The heart is the center of life for the human body. It provides oxygen and blood to each of our organs. Heart health is imperative to living a long life. Many Americans suffer from heart failure, a condition in which the heart is unable to pump enough blood to meet the body’s needs. So, what are the warning signs of heart failure? Let’s explore some of the warning signs of heart failure and if they apply to you.
Signs Of Heart Failure
Catching the signs of heart failure early is essential to the treatment and recovery process. Some early signs of heart failure include:
Shortness of Breath
Feeling out of breath when going through your daily activities is one of the first signs of heart failure. If you get winded while doing minimal activity such as lying down, walking, or standing, seek medical attention.
Constantly feeling tired and weak without performing physical tasks is another telltale sign of heart failure. According to the Heart Failure Society of America, fatigue was the most common symptom reported among heart failure, affecting 90% of patients.
Swelling in the legs, ankles, feet, or abdomen is another initial warning sign. This can be uncomfortable, painful, and make it difficult to move around or perform daily activities. Swelling is caused by the backup of blood due to the lack of blood flow.
If you feel congested or have a persistent cough, especially one that produces white or pink mucus, see a doctor immediately. In most cases, this symptom is caused by the backup of blood creating fluid in your lungs.
Heart palpitations, or feeling like your heart is racing or skipping beats, are heart failure symptoms many patients experience. These irregularities in your heartbeat are often alarming, anxiety-inducing, and disorienting. If you are experiencing heart palpitations seek medical care immediately.
Experiencing Heart Failure Symptoms? Time to Get Checked
If you’re experiencing heart failure symptoms, it can be extremely distressing. Diagnosing the root cause is imperative to proper treatment and heart health. This is why early intervention and regular checkups are crucial.
Scheduling an echocardiogram (also known as echo) is a common way to examine the heart. An echo is a noninvasive test that uses ultrasound to take pictures of your heart while it beats. One of the ways an echo can display heart failure is by measuring the ejection fraction (EF) of the heart.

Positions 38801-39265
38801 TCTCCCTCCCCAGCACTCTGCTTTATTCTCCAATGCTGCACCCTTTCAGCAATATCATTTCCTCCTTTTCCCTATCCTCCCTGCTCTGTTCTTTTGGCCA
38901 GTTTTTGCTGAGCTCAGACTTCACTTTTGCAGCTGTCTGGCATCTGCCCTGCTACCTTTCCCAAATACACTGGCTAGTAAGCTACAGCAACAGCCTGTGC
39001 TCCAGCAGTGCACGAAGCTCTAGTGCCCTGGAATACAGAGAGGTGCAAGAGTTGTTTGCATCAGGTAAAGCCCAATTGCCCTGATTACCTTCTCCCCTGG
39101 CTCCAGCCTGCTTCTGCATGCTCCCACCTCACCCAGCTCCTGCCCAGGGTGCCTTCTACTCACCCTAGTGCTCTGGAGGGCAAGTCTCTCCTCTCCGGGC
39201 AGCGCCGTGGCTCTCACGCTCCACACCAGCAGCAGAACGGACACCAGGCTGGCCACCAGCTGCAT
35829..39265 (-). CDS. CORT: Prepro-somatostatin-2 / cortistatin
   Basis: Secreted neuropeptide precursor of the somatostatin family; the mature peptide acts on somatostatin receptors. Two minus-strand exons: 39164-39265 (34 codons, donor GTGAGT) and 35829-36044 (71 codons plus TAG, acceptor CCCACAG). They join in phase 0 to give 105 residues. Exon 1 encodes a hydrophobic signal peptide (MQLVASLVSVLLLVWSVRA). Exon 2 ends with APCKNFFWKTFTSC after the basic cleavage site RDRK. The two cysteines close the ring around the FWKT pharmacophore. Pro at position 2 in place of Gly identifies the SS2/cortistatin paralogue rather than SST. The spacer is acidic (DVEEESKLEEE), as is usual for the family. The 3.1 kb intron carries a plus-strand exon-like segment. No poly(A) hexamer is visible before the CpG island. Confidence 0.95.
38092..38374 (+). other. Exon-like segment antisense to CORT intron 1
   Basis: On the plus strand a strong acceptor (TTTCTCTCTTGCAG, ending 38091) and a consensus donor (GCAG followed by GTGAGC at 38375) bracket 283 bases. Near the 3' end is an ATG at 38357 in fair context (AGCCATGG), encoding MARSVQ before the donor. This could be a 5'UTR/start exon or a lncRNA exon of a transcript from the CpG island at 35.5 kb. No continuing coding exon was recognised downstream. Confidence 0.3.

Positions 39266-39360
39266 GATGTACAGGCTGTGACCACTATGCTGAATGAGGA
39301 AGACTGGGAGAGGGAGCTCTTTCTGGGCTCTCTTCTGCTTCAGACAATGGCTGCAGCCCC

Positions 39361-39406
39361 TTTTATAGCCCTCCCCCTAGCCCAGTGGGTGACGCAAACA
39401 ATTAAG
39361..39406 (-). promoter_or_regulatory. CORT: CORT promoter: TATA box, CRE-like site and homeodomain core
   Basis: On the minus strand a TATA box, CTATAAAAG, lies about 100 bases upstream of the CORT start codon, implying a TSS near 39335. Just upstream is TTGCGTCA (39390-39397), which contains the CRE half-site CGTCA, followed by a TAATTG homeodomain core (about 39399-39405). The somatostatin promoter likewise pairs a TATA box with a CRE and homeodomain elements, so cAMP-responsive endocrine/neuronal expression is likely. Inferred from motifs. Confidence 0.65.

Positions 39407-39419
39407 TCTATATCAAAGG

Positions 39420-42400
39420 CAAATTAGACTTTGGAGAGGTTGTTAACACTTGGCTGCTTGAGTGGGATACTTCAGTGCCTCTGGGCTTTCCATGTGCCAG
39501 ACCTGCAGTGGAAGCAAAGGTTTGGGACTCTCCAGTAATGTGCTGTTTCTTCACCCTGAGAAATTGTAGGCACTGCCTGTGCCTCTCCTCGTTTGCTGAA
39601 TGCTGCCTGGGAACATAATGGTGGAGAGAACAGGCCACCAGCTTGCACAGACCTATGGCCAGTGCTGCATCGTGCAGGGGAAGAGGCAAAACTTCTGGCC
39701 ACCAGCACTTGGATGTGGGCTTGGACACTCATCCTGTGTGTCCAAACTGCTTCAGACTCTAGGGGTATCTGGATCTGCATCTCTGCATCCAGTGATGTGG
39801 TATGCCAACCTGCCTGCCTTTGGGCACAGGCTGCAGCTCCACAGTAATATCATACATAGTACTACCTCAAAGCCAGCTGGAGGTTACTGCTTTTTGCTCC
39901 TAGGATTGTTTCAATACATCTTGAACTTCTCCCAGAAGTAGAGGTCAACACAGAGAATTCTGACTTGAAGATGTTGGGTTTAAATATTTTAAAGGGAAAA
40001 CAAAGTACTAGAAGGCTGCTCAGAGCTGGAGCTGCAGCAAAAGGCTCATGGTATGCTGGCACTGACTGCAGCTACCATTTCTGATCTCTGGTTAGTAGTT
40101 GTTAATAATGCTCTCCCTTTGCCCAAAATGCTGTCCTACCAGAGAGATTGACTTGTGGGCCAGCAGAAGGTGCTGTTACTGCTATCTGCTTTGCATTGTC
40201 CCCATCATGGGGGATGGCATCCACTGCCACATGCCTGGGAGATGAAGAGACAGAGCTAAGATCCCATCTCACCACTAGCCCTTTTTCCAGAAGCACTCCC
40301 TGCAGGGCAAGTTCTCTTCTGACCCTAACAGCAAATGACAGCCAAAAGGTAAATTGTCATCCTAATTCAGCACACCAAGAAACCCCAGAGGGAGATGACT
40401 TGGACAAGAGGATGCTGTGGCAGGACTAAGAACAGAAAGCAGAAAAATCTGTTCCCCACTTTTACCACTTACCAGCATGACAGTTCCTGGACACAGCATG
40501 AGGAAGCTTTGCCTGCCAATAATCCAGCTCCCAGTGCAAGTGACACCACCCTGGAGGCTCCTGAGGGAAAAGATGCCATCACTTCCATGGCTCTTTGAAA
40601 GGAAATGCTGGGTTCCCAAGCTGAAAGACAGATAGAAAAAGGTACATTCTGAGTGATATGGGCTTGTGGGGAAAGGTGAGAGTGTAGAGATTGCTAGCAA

The ejection fraction is the percentage of blood pumped out of the heart’s main pumping chamber. With each heartbeat in a healthy heart, you can expect between 55% and 70% ejection fraction. However, in someone with heart failure, this number is most likely lower than normal due to the heart’s difficulty pumping blood.
Preventing Heart Failure: Taking the Next Steps
Even if you haven’t experienced heart failure, there are ways to prevent it from manifesting. Here are some preventive measures to take:
Maintaining a healthy lifestyle is the number one way to prevent heart failure.
- Eat a healthy diet low in saturated fats.
- Get regular exercise; exercising at least three days a week for an hour at a time is advised.
- Avoid smoking, and if you are a smoker quit!
- Sustain a healthy body weight.
These lifestyle changes drastically decrease your risk of heart failure, as well as a plethora of other diseases.
Chronic stress can put additional strain on the heart and increase your risk of heart failure. Simple things like walking, yoga, and meditation are positive contributions to managing your stress levels.
Regular Check-Ups: BASS Can Help
Lastly, getting regular check-ups will keep your health and heart in check. Whether you are sick, need to get blood work done, or just want to make sure your health is in order, BASS has you covered. Reach out to BASS Medical Group at (925) 350-4044 if you’d like to schedule an appointment or learn more information.